|Portrait of Louise Philippe I|
Philippe's exile began during the Reign of Terror in 1793, a time of chaotic violence during which many aristocrats were guillotined. Prince Philippe, who was serving as a colonel in the French army at the time, fled France in April of that year and traveled around the world extensively looking for work. His desertion and connection to General Charles Francois Dumouriez, who was suspected of treason, led to the arrest of the prince's father, Louis Philippe II, Duke of Orleans, and his two brothers. While working as a teacher at a boarding school in Germany in November of that year, Philippe learned that his father had been guillotined. The prince's brothers remained in prison but were later exiled to Philadelphia in the United States in 1796.
Philippe continued to travel around Europe, living in countries such as Switzerland and Finland before traveling to the United States in 1797 to join his brothers in Philadelphia. From Philadelphia they traveled to New York before making their way to Boston. The arrival of the princes in New England was announced in the Boston-based newspaper, The Columbian Centinel, on October 21st, 1797. On the day of the announcement, the princes attended the second launch of the U.S.S. Constitution and visited the future site of the Bunker Hill Monument to view a monument dedicated to to Dr. Joseph Warren, the patriot leader killed during the Battle of Bunker Hill in 1775.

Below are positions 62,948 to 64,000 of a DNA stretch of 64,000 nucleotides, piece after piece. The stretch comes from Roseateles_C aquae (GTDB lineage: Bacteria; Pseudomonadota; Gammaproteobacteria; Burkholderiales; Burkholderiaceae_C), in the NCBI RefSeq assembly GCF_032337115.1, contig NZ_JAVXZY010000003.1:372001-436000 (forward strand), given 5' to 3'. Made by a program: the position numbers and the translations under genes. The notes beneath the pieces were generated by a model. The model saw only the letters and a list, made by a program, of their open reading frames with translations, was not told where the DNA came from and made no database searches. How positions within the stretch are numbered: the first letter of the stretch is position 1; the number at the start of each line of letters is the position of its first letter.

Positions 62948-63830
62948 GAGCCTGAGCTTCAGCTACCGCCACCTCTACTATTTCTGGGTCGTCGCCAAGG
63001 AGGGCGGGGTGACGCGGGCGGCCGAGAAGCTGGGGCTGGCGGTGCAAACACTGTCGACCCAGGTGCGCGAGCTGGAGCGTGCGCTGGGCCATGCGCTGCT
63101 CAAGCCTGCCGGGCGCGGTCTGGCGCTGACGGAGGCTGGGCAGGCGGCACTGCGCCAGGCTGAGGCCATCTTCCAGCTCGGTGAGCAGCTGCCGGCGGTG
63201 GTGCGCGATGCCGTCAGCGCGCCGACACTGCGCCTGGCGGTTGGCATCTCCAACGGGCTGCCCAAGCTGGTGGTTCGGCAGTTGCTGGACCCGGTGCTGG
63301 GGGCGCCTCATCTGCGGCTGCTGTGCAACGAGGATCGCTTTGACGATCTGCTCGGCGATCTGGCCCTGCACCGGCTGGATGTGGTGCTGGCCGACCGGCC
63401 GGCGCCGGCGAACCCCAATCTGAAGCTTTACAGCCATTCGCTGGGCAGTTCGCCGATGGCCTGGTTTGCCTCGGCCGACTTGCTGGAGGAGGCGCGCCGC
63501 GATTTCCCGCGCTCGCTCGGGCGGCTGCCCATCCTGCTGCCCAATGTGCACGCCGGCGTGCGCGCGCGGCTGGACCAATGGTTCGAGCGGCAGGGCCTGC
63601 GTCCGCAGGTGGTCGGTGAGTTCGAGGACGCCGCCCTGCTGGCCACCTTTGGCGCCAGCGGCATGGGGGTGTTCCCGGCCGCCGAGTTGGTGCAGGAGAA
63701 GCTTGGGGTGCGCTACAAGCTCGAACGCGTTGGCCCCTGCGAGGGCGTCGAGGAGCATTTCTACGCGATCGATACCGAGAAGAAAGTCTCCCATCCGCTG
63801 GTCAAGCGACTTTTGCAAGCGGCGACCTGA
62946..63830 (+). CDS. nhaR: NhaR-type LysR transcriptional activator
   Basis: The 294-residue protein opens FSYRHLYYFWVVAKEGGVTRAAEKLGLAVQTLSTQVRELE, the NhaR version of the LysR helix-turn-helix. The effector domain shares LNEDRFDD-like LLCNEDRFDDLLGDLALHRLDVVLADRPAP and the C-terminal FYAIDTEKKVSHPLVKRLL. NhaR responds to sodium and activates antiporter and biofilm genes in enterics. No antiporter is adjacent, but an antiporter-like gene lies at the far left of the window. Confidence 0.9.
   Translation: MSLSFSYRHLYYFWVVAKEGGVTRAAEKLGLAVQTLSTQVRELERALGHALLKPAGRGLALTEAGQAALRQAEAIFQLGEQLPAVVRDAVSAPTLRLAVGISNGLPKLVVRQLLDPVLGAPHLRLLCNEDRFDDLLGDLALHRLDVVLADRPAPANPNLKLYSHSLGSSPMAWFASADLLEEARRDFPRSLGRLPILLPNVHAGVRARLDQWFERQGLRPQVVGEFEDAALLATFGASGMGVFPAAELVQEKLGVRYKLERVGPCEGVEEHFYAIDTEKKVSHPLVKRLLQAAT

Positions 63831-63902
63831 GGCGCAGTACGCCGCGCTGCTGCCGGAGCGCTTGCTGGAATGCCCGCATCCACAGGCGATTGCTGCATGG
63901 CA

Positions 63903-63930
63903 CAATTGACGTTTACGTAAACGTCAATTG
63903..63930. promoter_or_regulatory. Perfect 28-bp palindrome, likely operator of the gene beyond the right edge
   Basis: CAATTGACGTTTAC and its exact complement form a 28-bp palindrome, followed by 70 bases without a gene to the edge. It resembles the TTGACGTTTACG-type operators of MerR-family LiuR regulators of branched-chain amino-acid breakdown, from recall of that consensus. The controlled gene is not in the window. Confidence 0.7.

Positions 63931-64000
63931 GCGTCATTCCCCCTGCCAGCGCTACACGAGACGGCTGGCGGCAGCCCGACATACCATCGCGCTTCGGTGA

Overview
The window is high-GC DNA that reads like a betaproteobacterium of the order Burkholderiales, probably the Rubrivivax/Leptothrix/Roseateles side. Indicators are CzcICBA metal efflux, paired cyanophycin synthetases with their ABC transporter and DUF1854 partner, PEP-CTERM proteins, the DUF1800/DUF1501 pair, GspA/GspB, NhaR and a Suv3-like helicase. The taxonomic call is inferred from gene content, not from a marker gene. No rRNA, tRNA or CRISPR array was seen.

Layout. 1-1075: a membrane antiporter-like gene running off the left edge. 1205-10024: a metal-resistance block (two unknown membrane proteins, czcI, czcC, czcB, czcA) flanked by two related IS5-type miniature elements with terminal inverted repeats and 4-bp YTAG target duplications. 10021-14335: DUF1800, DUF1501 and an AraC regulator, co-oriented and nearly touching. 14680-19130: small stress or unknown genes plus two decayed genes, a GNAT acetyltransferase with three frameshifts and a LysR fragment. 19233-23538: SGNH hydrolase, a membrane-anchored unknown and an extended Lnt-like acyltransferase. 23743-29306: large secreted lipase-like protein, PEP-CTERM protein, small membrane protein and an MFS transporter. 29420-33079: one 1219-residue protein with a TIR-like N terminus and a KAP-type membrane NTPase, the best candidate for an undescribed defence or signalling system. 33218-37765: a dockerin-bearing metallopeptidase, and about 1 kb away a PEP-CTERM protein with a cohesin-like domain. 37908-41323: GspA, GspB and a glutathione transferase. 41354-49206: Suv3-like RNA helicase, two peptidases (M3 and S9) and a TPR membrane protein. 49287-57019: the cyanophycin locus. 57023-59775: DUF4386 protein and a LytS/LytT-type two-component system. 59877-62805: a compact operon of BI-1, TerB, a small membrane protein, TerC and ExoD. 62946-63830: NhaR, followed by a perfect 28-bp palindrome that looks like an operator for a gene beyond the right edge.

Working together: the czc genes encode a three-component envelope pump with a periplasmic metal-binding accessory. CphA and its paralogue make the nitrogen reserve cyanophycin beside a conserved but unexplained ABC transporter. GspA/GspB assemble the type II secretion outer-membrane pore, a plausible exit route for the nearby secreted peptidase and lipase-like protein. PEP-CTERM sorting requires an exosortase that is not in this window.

|The Union Oyster House, circa 1920s|
During their time in Boston, they also traveled to Maine. En route to Maine, traveling by covered wagon, the princes spent a few days in Newburyport and then journeyed on to Haverhill, traveling alongside the Merrimack river which Philippe praised as beautiful and declared “Earth has not anything to show more fair.” While on their trip to Maine, the princes stayed for a week at the Martin Farm, near Portsmouth, NH.
After staying in Boston for just a few months, the princes eventually returned to New York and continued to travel around the United States. They did not return to France until the abdication of Napoleon in 1815. Prince Philippe eventually became King of France in 1830 after King Charles X was overthrown. According to the book, "The Rise and Fall of Louis Philippe," shortly after Philippe assumed the throne, flowers were sent to the Tuileries Palace in Paris from the garden at Martin Farm, which Prince Philippe replied to with an autographed letter.
The Lonely Planet: Travel Book Author Finds France in Boston: http://www.lonelyplanet.com/travelblogs/523/18981/Travel+Book+Author+Finds+France+in+Boston?destId=362022
"The Rise and Fall of Louis Philippe” Benjamin Perley Poore; 1848
Boston Guide: French Culture in Boston